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Design and test of digitally-controlled power management IPs in advanced CMOS technologies

Bo Li 1 
Abstract : Owing to the development of modern semiconductor technology, it is possible to implement a digital controller for low-power high switching frequency DC-DC power converter in FPGA and ASIC. This thesis is intended to propose digital controllers with high performance, low power consumption and simple implementation architecture. Besides existing digital control-laws, such as PID, RST, tri-mode and sliding-mode (SM), a novel digital control-law, direct control with dual-state-variable prediction (DDP control), for the buck converter is proposed based on the principle of predictive control. Compared to traditional current-mode predictive control, the predictions of the inductor current and the output voltage are performed at the same time by adding a control variable to the DPWM signal. DDP control exhibits very high dynamic transient performances under both load variations and reference changes. Experimental results in FPGA verify the performances at switching frequency up to 4MHz. For the boost converter exhibiting more serious nonlinearity, linear PID and nonlinear SM controllers are designed and implemented in FPGA to verify the performances. A digital control requires a DPWM. Sigma-Delta DPWM is therefore a good candidate regarding the implementation complexity and performances. An idle-tone free condition for Sigma-Delta DPWM is considered to reduce the inherent tone-noise under DC-excitation compared to the classic approach. A guideline for Sigma-Delta DPWM helps to satisfy proposed condition. In addition, an 1-1 MASH Sigma-Delta DPWM with a feasible dither generation module is proposed to further restrain the idle-tone effect without deteriorating the closed-loop stability as well as to preserve a reasonable cost in hardware resources. The FPGA-based experimental results verify the performances of proposed DPWM in steady-state and transient-state. Two ASICs in 0.35µm CMOS process are implemented including the tri-mode controller for buck converter and the PID and SM controllers for the buck and boost converters respectively. The lab-scale tests are designed to lead to a power assessment model suggesting feasible applications. For the tri-mode controller, the measured power consumption is only 24.56mW/MHz when the time ratio of stand-by operation mode is 0.7. As specific power optimization strategies in RTL and system-level are applied to the latter chip, the measured power consumptions of the SM controllers for buck converter and boost converter are 4.46mW/MHz and 4.79mW/MHz respectively. The power consumption is foreseen as less than 1mW/MHz when the process scales down to nanometer technologies based on the power-scaling model. Compared to the state-of-the-art analog counterpart, the prototype ICs are proven to achieve comparable or even higher power efficiency for low-to-medium power applications with the benefit of better accuracy and better flexibility.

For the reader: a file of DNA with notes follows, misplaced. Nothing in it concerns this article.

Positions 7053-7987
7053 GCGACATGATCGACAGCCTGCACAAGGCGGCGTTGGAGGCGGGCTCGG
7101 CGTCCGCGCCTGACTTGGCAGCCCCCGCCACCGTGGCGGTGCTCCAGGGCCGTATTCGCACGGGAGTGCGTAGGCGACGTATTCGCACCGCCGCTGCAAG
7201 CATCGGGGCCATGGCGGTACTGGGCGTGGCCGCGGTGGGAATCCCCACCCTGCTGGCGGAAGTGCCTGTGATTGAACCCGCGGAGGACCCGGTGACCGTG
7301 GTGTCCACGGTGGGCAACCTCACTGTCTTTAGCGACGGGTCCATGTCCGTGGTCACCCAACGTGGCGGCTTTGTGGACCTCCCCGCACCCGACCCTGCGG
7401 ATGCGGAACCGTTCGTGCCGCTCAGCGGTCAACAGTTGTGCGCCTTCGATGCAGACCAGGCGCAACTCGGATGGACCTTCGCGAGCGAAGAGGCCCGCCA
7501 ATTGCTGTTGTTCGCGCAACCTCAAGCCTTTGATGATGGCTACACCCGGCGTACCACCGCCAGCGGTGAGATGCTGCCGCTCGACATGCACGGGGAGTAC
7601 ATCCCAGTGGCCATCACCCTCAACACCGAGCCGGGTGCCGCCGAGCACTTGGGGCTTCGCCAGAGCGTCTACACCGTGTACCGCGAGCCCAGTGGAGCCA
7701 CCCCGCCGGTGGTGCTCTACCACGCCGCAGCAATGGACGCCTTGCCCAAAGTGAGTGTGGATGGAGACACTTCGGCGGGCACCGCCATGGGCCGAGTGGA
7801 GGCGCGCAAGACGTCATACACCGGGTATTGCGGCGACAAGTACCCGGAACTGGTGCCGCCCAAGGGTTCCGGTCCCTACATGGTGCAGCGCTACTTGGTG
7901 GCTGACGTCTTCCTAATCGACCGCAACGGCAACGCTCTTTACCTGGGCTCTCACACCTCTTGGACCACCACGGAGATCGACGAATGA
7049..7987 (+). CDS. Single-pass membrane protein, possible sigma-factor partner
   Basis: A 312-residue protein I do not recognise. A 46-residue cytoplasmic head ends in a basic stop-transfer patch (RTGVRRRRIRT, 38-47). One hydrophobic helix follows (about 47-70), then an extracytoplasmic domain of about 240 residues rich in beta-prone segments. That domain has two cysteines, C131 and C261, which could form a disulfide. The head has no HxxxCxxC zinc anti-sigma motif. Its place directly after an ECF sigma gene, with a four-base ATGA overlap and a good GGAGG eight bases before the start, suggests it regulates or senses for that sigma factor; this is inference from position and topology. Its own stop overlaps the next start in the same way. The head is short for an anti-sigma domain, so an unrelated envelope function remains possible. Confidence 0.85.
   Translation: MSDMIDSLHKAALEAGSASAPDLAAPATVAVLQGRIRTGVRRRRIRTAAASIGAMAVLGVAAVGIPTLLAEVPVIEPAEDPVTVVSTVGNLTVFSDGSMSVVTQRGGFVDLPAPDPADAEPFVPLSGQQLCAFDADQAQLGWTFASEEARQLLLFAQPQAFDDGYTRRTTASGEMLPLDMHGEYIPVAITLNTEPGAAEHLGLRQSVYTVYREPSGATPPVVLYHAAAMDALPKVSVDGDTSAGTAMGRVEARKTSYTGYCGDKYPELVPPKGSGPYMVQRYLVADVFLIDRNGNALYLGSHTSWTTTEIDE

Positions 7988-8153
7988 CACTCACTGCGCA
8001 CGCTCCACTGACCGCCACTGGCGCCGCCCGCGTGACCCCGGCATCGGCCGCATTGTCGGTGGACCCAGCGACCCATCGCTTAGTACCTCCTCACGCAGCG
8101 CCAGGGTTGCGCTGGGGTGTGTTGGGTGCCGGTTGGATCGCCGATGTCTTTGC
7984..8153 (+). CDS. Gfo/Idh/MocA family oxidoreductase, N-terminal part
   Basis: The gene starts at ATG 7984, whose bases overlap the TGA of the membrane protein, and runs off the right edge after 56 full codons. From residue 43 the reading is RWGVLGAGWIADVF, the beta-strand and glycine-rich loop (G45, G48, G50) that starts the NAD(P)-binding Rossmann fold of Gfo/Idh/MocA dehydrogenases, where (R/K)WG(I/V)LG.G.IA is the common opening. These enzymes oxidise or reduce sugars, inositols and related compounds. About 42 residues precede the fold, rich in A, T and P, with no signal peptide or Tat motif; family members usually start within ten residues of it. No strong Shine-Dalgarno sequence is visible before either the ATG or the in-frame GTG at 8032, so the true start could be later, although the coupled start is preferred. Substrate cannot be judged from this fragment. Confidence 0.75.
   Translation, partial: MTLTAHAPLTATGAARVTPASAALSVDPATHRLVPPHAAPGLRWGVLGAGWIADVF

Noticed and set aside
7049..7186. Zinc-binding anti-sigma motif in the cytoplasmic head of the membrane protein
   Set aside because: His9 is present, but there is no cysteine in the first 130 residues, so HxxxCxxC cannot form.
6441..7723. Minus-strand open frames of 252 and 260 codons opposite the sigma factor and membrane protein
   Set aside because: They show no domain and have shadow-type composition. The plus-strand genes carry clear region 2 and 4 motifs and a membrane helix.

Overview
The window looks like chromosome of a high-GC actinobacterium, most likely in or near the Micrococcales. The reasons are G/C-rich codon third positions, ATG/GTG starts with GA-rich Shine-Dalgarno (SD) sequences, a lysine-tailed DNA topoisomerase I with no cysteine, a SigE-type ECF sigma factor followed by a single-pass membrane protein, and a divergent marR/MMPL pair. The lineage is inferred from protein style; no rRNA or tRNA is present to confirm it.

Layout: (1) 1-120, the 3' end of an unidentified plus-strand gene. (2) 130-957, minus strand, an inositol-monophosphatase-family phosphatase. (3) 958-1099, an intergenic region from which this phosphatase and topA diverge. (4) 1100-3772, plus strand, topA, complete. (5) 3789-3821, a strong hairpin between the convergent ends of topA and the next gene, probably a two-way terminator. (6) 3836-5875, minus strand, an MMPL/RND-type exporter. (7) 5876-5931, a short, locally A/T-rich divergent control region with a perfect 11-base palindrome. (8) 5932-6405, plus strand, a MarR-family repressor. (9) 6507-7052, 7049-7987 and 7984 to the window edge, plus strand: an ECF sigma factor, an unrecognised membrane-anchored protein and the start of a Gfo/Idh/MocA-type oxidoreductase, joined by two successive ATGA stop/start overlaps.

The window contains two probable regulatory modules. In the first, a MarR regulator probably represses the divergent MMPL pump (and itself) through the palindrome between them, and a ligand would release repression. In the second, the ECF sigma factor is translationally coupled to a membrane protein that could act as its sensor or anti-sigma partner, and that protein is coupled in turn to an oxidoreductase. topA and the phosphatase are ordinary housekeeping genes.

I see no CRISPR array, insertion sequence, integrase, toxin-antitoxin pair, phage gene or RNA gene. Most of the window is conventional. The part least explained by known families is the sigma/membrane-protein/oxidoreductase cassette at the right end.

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Bo Li. Design and test of digitally-controlled power management IPs in advanced CMOS technologies. Other. INSA de Lyon, 2012. English. ⟨NNT : 2012ISAL0036⟩. ⟨tel-00782429⟩

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